He said, she said: dress code in schools

Students’ are taught to express themselves as they grow up and many do this through their choice of clothing, yet many schools implement a dress code to limit what their students wear. So, the question still stands is the dress code fair?

Ashley McGrath
SENIOR ERIC MICHALS believes in his dress code argument from a guy’s prospective. Stay tuned as Michals and Perez debate over more topics regarding ‘teen life’.

He said:  Dress code is fair and necessary.

Dress code at schools exists in order to keep the focus in school on learning. Because of this the school system makes the dress code, for guys at least, fair. This code includes no flip-flops, no tank tops that have straps smaller than three fingers, and no shorts that are higher than a student’s fingertip length on the student’s side. 

One could debate that the way a student dresses is a form of their expression and students have the right to express themselves in school. Although this is true and many students are brought up learning to express themselves after the supreme court case, Hazelwood School District v. Kuhlmeier in 1988, it was determined that the government has the right to censor students’ rights in school if the actions by the students disrupts the educational environment. This is strictly for the purpose that some clothing garments may be distracting to other students; taking their focus away from their work.

For these reasons dress code is fair and is something that is necessary in every school. Although it does limit students’ rights of expression through what they wear it solely for the purpose of creating a non-distracting educational environment. 



Ashley McGrath
SENIOR ALEX PEREZ feels confident after finalizing her argument about dress code from a girl’s prospective. Stay updated with the latest opinions regarding “teen life”.


She said: Dress code should be reformed.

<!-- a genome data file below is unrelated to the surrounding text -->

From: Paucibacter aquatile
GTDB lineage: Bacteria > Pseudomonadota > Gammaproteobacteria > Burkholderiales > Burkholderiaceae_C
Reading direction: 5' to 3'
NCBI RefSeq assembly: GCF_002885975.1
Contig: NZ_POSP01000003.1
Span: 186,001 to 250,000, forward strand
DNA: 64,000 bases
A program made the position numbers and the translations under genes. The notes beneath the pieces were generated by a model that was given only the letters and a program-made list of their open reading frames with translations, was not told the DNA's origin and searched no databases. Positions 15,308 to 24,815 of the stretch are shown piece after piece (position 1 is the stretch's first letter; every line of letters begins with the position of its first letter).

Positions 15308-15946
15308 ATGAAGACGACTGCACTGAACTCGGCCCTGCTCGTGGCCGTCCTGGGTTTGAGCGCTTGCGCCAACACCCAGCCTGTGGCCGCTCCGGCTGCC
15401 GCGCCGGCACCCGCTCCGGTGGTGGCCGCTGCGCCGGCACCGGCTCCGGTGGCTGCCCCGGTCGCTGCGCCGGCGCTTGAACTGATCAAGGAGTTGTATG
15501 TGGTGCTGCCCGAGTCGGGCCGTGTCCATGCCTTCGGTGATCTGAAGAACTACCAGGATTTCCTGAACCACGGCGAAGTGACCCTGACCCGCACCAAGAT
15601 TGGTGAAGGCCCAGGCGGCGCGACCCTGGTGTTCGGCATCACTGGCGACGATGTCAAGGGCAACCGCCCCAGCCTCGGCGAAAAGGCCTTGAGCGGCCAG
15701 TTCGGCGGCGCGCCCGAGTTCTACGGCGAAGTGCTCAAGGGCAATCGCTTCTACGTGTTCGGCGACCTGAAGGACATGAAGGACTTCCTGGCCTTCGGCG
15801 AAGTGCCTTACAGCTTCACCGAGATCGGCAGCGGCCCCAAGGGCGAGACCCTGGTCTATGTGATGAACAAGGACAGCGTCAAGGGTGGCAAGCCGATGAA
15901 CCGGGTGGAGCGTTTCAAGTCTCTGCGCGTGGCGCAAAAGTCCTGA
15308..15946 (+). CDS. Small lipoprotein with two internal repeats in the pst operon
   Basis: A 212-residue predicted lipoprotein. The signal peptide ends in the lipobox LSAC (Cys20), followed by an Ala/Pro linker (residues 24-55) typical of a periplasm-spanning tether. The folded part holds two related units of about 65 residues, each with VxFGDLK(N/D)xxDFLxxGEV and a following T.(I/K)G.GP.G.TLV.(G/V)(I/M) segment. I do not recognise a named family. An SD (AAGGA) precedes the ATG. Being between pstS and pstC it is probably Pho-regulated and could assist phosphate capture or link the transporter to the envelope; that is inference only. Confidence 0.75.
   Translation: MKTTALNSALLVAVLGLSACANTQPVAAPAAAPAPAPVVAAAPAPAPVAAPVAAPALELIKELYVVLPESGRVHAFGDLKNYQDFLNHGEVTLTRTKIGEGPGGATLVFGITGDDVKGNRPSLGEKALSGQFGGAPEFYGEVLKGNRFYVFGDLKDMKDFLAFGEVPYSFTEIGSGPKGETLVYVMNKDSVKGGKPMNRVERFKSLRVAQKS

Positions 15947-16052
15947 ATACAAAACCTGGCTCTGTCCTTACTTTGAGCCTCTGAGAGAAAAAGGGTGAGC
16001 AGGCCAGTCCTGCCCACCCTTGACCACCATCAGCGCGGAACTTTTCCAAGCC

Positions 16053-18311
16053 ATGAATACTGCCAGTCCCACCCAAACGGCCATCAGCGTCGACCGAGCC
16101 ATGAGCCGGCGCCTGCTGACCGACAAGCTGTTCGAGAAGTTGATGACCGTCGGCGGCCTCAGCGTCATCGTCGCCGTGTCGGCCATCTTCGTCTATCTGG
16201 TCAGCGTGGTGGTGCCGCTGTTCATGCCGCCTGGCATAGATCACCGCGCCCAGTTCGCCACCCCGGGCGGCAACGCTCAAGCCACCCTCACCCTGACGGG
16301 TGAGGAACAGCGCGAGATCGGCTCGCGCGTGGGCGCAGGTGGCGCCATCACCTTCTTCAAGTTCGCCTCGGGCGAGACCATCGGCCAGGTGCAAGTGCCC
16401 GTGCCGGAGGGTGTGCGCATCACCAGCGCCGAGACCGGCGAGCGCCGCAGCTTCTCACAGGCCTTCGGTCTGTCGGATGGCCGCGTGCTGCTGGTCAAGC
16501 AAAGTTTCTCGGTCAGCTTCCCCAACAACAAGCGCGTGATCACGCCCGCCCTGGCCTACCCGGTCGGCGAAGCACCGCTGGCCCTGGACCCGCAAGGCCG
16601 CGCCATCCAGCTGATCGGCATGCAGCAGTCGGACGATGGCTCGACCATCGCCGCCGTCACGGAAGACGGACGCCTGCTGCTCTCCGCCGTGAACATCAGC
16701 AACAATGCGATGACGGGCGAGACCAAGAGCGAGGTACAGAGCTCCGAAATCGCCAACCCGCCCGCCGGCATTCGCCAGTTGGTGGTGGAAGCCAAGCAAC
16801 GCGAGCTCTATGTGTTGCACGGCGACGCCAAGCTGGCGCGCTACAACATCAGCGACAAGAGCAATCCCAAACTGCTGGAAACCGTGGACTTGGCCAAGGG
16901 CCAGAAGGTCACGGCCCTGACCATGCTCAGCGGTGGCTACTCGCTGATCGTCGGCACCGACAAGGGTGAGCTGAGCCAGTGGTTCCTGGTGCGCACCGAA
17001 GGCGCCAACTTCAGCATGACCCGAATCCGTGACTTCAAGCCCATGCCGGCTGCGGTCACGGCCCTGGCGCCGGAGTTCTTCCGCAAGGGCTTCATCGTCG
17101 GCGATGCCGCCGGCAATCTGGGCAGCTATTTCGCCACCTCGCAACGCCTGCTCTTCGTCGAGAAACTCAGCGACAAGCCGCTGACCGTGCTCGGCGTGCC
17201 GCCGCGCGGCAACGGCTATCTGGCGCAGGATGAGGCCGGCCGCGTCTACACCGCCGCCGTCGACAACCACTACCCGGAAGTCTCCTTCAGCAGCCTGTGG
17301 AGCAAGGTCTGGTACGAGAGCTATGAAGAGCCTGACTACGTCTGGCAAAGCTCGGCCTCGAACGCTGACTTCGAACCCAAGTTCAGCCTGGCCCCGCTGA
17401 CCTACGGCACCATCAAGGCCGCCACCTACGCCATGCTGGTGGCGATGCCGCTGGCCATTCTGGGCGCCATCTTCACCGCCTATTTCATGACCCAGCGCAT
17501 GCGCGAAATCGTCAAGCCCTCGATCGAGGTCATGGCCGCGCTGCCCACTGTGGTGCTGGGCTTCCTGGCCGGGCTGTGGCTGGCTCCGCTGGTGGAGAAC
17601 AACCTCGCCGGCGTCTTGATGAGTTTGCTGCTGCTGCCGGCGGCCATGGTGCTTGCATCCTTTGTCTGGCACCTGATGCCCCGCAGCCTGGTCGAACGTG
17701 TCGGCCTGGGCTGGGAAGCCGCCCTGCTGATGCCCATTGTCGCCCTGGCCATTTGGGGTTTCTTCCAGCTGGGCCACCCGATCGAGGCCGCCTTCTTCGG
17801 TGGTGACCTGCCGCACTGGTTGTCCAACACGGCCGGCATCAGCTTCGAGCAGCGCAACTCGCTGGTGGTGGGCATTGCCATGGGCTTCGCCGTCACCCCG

Dress codes at public schools are a somewhat polarizing topic, especially among the female students subjected to them. We all know that dress codes are necessary; after all, school requires some type of standard in students’ appearance to maintain a comfortable learning environment. However, in the age of the #MeToo movement, many believe that dress codes are discriminating against girls. When looked at objectively, female students are not allowed to wear cropped shirts, ripped jeans, tank tops with smaller straps, and even leggings. The reasoning behind this dated dress code is that girls wearing these items will “distract” students, especially their male peers, from their work. Academics may be important, but we have to be mindful of the possibility that the dress codes are unintentionally hurting girls’ self-esteem, which is already not that high as a teenager. When schools body shame girls and force them to cater their clothing choices to how a boy might hypothetically react, they are crossing the line. Because, let’s be honest, I should not have to cover my shoulders for a boy who will get distracted. In actuality, these dress codes normalize the thought process of a stereotypical teenage boy who oversexualizes girls. 

There are some schools who are listening to these issues and changing their dress codes as a result. The National Organization for Women created a model dress code that is now used in Portland Public Schools. Clothing may not feature images of drugs, alcohol, obscenities, or gang symbols. Other than that, the only other requirement is that “you have to cover your parts”, but how a student chooses to do so is up to them, Oregon NOW President Lisa Frack said. This way, all students are not punished for expressing themselves which is necessary, especially in the stressful environment of high school.